How I first got to hear about black metallers Zeal & Ardor harks back to a spare half hour I had at Hellfest back in July of this year. Having tried unsuccessfully to get a mate a Baroness T Shirt in the main arena merch tent (they had them on display but no one was actually selling them) and with one eye on the clock before Backyard Babies were due on stage over at the Warzone, I just happened to notice a huge crowd gathered both inside and (with almost as many) outside the Valley stage. What the hell were all these people so interested in? I couldn’t quite make out who the band were already onstage, but there looked like a load of monks up on stage and boy oh boy were they conjuring up some unique sounds.
A quick leaf through my laminated and colour coded weekend planner revealed it was someone called Zeal & Ardor and I have to admit I was intrigued by the mix of soul/blues/rock and umm black metal. With me also wanting Backyard Babies to finally pull their fucking fingers out and deliver a career defining performance playing, as they were, alongside the likes of Gluecifer and The Hellacopters I rather foolishly left the feverish swamp-like atmosphere of the Valley after just a couple of songs and instead watched a once great Scando rock band (now long past their sell by date) dial in yet another lacklustre live show.
Lesson learned I picked up a vinyl copy of the band’s ‘Stranger Fruit’ on my return to the UK and I really started to regret that fateful Sunday Hellfest band selection even more, as with each additional musical twist and turn that the record threw at me I started to imagine how this must have all sounded in front of that enormous Hellfest crowd, better still how it might sound in a club, and that ladies and gentlemen is when (through the power of the interweb) I discovered the band would be back in the UK in November/December playing just such intimate venues and tickets were duly snapped up for what might be the most leftfield gig I’ve been to in quite some time.
Long since sold out I arrive at The Fleece early knowing that you gotta be “in it to win it” when the place is packed to the rafters and I’m glad I made the effort as later on, I get to fully experience the effect of the Zeal & Ardor show complete with their own minimalist lighting rig and stage set up completely devoid of any amplification – Yngwie Mamlsteen this most certainly is not.
Up first though I get to spend half an hour in the company of Blackpool based progressive alt-rockers Blanket and trust me when I say their sounds are every bit as bleak as walking down the North Shore in the pissing rain in late November. The quartet’s largely instrumental set drawn from both new tracks and songs from their ‘How To Let Go’ LP is certainly expertly delivered and with the front five or six rows loving every 6/8 drumbeat driven minute of it, I kind of feel a little bit left out, because I just I don’t get this type of music at all and thankfully I probably never will.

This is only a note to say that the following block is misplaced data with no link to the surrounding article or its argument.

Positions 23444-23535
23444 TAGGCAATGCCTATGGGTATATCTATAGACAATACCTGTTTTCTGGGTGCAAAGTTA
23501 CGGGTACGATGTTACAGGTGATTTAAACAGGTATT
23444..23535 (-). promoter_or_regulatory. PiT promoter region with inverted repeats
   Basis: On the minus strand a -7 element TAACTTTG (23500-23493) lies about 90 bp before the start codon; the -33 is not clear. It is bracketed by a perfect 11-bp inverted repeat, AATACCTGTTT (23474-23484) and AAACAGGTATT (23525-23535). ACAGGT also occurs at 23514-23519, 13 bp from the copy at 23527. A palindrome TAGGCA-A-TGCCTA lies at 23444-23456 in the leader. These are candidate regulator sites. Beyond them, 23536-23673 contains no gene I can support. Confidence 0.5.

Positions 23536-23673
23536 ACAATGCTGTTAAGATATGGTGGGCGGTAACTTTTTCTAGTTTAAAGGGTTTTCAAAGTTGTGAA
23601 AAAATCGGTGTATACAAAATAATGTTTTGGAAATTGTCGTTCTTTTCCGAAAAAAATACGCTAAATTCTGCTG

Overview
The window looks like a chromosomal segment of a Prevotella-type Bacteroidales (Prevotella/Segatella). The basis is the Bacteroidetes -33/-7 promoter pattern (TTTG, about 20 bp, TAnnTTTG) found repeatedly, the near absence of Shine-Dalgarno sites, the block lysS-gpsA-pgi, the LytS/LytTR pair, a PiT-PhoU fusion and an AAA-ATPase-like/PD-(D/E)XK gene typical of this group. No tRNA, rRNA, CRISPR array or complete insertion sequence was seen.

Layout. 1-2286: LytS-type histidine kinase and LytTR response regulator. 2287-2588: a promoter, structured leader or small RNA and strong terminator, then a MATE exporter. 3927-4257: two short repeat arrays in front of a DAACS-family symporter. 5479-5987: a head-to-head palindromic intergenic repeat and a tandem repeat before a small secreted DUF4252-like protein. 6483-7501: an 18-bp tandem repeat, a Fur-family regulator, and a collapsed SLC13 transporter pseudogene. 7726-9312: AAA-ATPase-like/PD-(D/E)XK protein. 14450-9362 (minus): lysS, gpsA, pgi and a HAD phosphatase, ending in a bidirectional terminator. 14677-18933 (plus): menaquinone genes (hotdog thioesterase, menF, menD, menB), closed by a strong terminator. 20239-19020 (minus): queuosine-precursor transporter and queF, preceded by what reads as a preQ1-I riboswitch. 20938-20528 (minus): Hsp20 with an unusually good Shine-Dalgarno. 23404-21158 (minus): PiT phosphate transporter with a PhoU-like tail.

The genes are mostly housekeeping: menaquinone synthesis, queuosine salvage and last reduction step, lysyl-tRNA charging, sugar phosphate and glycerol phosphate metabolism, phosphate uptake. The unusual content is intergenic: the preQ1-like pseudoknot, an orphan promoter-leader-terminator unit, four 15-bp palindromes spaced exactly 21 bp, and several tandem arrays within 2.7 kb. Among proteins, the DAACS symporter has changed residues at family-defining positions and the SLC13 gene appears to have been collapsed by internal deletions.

By the time Zeal & Ardor take to the stage at the stupidly early time of 8:45 The Fleece is the fullest I’ve seen it in many a long year, and thankfully at this moment in time the amount of waxed facial hair present is at a very low level, although this is also one of the most diverse crowds I’ve ever seen assembled for what is still essentially a black metal band, and these guys most certainly know the band they’ve come to see singing along and going suitably apeshit in all the right places. I must admit I have never seen a reaction quite like this to any headliner in this venue before and I’ve seen quite a few big names headlining this place over the years I can tell you.
Kicking off with ‘Sacrilegium I’ which with its trip-hop beats pulsing you really do have to pinch yourself to remind you this is not actually at a Tricky show, bathed in red light and dry ice 6 hooded and silhouetted figures take to the stage and off we go on a 75 minute showcase of some of the most exciting and challenging metal music out there right now.
Zeal & Ardor simply let their music do the talking and its not until about halfway into their set just before they launch in ‘Blood In The River’ that frontman Manuel Gagneux takes a breathe and addresses the crowd. Sometimes that really is the right thing to do though as here it helps retain that certain level of mystery about the band, not unlike say Ghost, who at times I must admit Zeal & Ardor do kind of remind me of, even if they sound nothing like them (okay granted ‘Ship On Fire’ may well do in places).
All the favourites (you’ve possibly yet to hear) are played tonight and tracks like ‘Gravediggers Chant’, ‘Servants’, ‘Row Row’ and my personal favourite ‘Don’t You Dare’ don’t so much blend genres as torch the fucking rule book on genres and I’m just waiting for someone to try and label this band as “the next big thing”, because these guys and gal offer so much more than that. I really do fear mainstream attention might just dilute the absolute genius of what Zeal & Ardor are truly all about. I mean remember what happened to Celtic Frost all those years ago?
Finishing their set with a 3 song encore with the mayhemic gospel chant of ‘Baphomet’ the noise the crowd makes in response to what has just gone before must have had the recently moved in dinky flat owners nearby on the phone to Bristol City Council in double quick time fearing a mini earthquake had just taken place, and they wouldn’t have been too far off the mark either as Zeal & Ardor really are a true musical force of nature….GENIUS!!!!!
Author :Johnny Hayward